Leaders focus on employee engagement – inspiring trust, developing people, and creating an organization that is innovative and looking at the horizon. Another way to summarize the list is that managers “do things right” and leaders do the “right thing”.

How good was your last hire / promotion?

“One reason the Roman Empire grew so large and survived so long – a prodigious feat of management – is that there was no railway, car, airplane, radio, paper, or telephone. And therefore you could not maintain any illusion of direct control over a general or a provincial governor. You could not feel at the back of your mind that you could ring him up, or he could ring you, if  a situation cropped up which was too much for him, or that you could fly over and sort things out if they started to get into a mess. You appointed him, you watched his chariot and baggage train disappear over the hill in a cloud of dust, and that was that. There was therefore, no question of appointing a man who was not fully trained, or quite up to the job; you knew that everything depended on his being the best man for the job before he set off.”

Anthony Jay

Hiring, training, and developing leaders has to be a core competence of any organization. Unfortunately, the current economic environment has made this a bit of a lost art. People are seen as being easily replaceable and poor hires and untrained managers can set your efforts back months, if not years. Before your next hire or next promotion, think about them disappearing over the hill in a cloud of dust.

5 Realities of Leadership

  1. “He who wishes to be obeyed must first know how to command” – Niccolo Machiavelli
  2. “No man is a leader until his appointment is ratified in the minds and hearts of his men” – The Infantry Journal, 1954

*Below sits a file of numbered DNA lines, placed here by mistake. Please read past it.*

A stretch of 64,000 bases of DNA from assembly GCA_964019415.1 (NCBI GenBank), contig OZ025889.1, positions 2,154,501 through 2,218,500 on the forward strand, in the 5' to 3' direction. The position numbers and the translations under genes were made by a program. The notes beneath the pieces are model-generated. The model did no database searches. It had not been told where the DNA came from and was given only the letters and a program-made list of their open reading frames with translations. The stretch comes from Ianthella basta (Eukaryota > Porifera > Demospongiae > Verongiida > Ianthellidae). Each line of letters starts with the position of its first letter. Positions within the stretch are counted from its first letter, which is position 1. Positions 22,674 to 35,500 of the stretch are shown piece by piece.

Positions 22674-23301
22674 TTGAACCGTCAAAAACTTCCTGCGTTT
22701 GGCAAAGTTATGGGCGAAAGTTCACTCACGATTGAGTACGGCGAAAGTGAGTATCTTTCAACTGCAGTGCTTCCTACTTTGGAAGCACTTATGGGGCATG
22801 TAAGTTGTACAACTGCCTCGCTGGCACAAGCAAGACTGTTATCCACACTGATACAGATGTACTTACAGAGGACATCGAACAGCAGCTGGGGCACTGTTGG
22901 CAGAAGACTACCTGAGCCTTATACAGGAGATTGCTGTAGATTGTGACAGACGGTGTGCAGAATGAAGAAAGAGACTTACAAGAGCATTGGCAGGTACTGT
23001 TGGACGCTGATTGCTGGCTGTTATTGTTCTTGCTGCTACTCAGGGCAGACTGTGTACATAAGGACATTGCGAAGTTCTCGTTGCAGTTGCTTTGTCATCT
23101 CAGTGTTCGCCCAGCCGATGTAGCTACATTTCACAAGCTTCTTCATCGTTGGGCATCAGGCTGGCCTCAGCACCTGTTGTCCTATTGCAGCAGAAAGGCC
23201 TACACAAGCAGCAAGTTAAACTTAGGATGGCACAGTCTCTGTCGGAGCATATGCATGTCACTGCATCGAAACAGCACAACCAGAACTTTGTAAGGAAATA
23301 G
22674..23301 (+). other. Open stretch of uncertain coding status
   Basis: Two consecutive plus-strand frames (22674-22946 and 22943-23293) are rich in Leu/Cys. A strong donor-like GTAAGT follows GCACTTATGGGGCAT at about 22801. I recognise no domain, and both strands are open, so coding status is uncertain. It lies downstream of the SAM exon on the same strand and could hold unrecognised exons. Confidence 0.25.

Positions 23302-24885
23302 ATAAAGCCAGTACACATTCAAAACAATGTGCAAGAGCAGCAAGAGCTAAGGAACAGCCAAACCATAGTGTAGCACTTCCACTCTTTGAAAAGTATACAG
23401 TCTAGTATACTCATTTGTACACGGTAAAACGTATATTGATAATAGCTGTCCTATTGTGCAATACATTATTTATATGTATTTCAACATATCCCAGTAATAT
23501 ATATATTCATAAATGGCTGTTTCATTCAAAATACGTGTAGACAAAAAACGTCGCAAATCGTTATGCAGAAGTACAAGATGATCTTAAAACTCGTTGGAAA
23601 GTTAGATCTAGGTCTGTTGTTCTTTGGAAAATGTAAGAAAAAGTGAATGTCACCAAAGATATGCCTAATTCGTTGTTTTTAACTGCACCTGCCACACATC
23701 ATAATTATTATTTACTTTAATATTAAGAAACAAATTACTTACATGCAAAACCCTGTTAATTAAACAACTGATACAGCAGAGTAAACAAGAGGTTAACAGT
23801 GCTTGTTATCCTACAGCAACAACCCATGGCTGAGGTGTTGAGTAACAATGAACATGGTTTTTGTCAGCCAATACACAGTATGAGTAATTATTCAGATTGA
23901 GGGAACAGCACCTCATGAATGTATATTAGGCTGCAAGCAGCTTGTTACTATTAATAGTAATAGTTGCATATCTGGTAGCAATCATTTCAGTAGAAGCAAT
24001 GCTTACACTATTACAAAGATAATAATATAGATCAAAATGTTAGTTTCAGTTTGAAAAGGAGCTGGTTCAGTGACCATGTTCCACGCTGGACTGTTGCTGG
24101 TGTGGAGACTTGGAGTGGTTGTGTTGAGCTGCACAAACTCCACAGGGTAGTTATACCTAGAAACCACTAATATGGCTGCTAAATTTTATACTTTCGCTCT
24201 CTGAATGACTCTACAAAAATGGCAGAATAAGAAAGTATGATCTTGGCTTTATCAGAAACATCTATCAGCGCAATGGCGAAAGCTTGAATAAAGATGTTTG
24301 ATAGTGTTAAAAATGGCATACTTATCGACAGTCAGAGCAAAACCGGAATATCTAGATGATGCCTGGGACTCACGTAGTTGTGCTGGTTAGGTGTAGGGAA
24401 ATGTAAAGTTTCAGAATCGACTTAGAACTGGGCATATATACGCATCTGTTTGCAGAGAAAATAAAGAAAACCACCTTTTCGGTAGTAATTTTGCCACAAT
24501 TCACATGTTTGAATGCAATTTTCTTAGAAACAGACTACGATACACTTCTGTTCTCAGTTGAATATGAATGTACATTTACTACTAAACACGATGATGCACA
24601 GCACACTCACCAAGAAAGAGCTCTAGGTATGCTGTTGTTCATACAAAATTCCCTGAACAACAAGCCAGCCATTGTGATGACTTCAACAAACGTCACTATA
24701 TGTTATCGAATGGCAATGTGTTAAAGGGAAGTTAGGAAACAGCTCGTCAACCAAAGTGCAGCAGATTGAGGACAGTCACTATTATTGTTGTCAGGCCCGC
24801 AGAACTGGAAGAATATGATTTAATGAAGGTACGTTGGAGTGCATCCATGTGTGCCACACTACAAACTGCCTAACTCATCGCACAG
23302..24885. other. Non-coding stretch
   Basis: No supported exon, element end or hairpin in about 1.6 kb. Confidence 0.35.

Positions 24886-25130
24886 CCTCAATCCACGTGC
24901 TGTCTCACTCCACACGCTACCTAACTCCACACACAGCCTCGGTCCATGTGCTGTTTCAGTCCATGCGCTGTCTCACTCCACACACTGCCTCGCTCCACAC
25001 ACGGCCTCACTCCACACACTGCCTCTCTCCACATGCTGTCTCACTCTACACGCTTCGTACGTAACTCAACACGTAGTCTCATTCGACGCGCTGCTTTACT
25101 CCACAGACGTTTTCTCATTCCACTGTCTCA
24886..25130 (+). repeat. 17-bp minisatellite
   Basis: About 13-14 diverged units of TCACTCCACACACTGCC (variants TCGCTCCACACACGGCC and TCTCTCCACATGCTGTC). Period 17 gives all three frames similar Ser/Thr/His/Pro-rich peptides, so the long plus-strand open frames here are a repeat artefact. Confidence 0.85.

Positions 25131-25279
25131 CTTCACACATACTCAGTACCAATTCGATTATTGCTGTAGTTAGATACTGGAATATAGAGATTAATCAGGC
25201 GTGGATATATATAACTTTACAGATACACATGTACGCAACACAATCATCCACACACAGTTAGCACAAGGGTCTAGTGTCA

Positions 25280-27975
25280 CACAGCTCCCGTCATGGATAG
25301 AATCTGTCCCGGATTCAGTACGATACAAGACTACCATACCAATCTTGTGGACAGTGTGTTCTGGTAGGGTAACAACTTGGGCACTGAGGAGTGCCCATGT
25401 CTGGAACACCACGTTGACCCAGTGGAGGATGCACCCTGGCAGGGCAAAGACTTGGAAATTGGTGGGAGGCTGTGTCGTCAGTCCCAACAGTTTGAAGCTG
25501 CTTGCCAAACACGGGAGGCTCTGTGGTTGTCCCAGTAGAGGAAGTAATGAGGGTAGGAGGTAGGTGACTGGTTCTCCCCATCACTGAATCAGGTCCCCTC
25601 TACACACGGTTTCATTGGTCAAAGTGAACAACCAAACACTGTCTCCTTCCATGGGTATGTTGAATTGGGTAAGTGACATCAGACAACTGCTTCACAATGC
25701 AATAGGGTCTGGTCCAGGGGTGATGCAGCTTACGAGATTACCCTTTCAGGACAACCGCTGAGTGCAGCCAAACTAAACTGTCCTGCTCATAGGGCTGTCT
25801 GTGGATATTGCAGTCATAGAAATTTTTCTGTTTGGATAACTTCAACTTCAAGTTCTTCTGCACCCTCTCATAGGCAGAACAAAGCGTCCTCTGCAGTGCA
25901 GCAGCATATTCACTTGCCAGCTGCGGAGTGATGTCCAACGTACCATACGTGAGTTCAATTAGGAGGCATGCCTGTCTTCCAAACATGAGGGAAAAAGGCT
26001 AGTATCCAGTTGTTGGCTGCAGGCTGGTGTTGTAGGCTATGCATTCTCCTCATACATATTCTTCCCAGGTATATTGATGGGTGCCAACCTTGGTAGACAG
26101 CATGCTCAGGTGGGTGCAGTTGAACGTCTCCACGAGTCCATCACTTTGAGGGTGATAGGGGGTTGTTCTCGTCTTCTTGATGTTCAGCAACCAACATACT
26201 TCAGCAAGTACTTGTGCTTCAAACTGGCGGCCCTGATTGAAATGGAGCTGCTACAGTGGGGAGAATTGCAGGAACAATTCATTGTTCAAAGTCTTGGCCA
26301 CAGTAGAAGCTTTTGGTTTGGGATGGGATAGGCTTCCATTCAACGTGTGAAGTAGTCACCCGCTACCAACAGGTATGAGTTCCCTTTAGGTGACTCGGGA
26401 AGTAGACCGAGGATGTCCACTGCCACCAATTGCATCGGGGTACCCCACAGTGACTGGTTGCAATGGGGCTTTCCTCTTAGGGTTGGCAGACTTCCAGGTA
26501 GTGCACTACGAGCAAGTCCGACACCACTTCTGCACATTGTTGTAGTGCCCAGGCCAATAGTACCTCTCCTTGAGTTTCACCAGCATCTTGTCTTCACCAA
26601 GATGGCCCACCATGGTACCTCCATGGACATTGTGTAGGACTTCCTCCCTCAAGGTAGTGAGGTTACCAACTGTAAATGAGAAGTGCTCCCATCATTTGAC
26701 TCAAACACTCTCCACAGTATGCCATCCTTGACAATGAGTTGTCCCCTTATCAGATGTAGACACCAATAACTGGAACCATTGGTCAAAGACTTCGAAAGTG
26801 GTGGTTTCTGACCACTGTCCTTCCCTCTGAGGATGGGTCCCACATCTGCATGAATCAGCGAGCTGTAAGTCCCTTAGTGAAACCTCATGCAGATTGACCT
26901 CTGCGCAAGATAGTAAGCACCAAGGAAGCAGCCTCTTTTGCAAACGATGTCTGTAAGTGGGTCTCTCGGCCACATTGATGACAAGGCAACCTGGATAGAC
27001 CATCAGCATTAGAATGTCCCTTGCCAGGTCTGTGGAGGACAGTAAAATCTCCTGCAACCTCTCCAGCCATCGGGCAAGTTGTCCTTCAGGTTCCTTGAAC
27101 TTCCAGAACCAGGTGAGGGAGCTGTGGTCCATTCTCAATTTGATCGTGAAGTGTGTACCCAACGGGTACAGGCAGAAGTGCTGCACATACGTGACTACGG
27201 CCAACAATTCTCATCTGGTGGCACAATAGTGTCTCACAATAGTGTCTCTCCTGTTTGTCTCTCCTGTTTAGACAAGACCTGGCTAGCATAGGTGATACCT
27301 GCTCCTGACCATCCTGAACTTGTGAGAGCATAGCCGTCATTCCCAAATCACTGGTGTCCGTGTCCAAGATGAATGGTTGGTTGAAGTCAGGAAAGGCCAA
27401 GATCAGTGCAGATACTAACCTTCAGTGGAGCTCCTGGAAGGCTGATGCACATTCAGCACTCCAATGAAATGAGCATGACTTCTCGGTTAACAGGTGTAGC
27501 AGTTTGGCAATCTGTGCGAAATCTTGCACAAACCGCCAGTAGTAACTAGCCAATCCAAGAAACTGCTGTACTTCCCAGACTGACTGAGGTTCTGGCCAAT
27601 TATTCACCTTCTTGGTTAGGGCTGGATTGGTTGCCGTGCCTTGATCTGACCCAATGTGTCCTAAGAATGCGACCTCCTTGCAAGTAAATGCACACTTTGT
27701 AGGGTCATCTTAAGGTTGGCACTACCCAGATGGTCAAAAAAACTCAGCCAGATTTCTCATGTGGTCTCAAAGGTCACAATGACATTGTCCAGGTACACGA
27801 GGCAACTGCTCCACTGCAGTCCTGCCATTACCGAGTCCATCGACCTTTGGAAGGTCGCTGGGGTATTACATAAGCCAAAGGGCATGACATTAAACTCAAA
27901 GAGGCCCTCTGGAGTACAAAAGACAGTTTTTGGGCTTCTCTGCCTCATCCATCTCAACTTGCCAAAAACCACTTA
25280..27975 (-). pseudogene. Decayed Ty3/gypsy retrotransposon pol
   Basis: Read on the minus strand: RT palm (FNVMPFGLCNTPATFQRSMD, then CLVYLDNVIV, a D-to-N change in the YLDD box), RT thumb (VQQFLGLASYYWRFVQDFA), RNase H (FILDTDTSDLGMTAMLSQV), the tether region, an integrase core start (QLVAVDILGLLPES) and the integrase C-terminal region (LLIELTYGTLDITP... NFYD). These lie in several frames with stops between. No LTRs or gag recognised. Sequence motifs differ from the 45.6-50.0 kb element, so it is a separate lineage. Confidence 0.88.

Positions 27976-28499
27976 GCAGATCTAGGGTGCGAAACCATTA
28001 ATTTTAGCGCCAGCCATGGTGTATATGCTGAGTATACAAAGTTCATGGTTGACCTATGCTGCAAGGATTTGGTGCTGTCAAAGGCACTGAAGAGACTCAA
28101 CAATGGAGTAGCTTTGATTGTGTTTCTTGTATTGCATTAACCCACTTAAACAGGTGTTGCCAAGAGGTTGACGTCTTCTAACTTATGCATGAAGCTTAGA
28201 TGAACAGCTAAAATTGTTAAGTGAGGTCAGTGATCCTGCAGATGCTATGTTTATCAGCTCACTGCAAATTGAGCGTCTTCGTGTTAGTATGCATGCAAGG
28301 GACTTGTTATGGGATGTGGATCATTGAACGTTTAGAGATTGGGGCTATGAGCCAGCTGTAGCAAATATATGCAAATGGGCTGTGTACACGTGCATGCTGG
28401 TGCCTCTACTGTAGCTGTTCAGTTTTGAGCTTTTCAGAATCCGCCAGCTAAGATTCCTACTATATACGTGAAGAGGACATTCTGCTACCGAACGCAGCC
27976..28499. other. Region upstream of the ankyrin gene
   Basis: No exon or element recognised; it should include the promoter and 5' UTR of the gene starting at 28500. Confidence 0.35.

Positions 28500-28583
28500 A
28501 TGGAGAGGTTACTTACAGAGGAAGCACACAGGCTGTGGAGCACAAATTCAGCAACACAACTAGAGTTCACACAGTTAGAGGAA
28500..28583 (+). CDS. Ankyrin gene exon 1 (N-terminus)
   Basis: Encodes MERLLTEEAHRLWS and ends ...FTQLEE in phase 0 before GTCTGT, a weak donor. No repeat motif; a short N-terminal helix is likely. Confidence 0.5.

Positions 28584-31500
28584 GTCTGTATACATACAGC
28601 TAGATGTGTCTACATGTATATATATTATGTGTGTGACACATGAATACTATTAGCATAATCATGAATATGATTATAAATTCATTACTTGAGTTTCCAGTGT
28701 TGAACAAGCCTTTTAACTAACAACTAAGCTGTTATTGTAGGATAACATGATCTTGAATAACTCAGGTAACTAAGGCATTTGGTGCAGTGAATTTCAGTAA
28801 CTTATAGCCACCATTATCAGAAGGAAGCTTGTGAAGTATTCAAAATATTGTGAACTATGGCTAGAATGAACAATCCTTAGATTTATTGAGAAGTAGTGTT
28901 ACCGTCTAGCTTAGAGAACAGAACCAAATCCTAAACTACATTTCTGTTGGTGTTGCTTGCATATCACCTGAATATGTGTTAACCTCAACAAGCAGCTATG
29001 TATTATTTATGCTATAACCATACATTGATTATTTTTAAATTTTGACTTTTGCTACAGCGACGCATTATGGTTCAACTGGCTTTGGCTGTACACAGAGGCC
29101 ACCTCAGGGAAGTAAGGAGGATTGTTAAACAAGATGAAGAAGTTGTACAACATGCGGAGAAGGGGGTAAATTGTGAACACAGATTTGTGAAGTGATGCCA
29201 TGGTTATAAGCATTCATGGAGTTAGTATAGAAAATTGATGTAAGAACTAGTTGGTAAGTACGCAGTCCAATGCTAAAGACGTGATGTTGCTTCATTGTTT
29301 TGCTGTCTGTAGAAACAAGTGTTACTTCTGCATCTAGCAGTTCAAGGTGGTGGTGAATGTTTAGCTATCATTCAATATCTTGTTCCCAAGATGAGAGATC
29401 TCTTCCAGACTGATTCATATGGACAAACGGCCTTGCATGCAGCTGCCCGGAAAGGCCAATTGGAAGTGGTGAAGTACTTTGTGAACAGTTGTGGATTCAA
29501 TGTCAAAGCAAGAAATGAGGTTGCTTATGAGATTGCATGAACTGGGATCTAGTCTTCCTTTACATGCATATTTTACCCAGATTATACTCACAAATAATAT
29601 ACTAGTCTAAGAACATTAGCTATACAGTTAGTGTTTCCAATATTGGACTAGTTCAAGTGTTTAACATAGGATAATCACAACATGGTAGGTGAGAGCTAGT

3. “The most important quality in a leader is that of being acknowledged as such” – Andre Maurois
  4. “Rank is an appointed position. Authority is an earned condition. Rank is decreed from above. Authority is conferred from below. Authority vanishes the moment those who bestowed it stop believing, and trusting the appointed boss” – Ted Levitt
  5. “A leader must believe in teamwork through participation. He can never close the gap between himself and the group. He must walk as it were, a tightrope between the consent he must win and the control he must exert.” – Vince Lombardi

You may have been given a title by the organization, but ultimately it is the people who will determine if you are a leader. If the time comes that you no longer command their respect, your usefulness comes to an end and your authority to lead is gone.

Leadership: Defining Moments

Everyday Leaders make decisions. The most important and difficult decisions occur when someone has to choose between “Right” and “Right”. These are  what Joseph Badaracco calls “Defining Moments”. While either decision can be viewed as the right decision, the one you choose defines who you are and what you stand for.

A Simple Example

A 9-year-old child tells an administrator that she is to go home on another bus with a friend but doesn’t have a note, you could either: